Complications With CAR T Cells in Chronic Lymphocytic Leukemia

July 31, 2018
Susan M. O'Brien, MD

Susan M. O'Brien, MD, associate director for clinical sciences at UC Irvine Health, shares her insights on why CAR T cells are not as successful in chronic lymphocytic leukemia as compared to lymphoma or acute lymphocytic leukemia. She also discusses what she believes must change in order for this therapy to move up in the treatment landscape for CLL.

Susan M. O’Brien, MD, associate director for clinical sciences at UC Irvine Health, shares her insights on why CAR T cells are not as successful in chronic lymphocytic leukemia (CLL) as compared to lymphoma or acute lymphocytic leukemia. She also discusses what she believes must change in order for this therapy to move up in the treatment landscape for CLL.

CAR T cells have shown activity, but because the patient’s CAR T cells are being redirected toward the leukemia and they are already usually exhausted in CLL, the cells do not function as normal. O’Brien believes that the T cells are exhausted due to the effects of chemotherapy. She suggests T cells may function better if treatments moved more toward small molecules rather than chemotherapy.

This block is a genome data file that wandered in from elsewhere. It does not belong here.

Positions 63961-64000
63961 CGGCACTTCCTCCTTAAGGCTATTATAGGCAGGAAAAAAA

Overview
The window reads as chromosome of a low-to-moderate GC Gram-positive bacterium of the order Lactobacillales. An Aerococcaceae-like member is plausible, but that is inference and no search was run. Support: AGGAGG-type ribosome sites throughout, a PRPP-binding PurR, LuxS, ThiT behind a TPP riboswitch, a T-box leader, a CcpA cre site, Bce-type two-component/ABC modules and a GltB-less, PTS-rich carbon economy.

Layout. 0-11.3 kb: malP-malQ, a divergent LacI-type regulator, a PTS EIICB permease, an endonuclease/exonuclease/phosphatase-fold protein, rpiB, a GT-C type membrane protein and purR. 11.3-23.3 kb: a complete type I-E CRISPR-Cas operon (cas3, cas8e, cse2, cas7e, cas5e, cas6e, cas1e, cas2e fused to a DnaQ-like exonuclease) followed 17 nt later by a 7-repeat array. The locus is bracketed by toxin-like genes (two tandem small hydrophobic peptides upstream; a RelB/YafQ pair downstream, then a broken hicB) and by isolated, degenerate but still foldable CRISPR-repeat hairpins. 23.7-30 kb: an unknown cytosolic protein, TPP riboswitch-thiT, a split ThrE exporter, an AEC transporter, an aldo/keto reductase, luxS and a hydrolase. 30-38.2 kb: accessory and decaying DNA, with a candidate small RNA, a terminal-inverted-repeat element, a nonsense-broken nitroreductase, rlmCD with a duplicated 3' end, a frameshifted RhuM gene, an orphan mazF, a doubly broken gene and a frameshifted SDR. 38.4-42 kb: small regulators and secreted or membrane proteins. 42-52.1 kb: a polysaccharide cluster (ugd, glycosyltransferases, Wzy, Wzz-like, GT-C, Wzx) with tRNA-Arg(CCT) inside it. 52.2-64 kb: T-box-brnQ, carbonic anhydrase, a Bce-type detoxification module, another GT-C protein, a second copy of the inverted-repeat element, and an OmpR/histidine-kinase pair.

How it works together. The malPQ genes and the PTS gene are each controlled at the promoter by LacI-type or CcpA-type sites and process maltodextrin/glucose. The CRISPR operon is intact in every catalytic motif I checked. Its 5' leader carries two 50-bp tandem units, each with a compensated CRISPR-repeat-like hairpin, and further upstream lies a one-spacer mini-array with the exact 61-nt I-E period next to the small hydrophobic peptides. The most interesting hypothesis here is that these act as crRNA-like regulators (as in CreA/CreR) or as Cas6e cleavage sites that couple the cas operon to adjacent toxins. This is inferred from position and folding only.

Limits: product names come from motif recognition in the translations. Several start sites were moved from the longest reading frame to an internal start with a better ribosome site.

Another reason that O’Brien believes CAR T cells are not as successful in CLL is because of the toxicity of other agents. If the toxicity could be reduced, CAR T cells can be used as a last resort, but 25% of all comers end up in the ICU due to toxicities, according to O’Brien.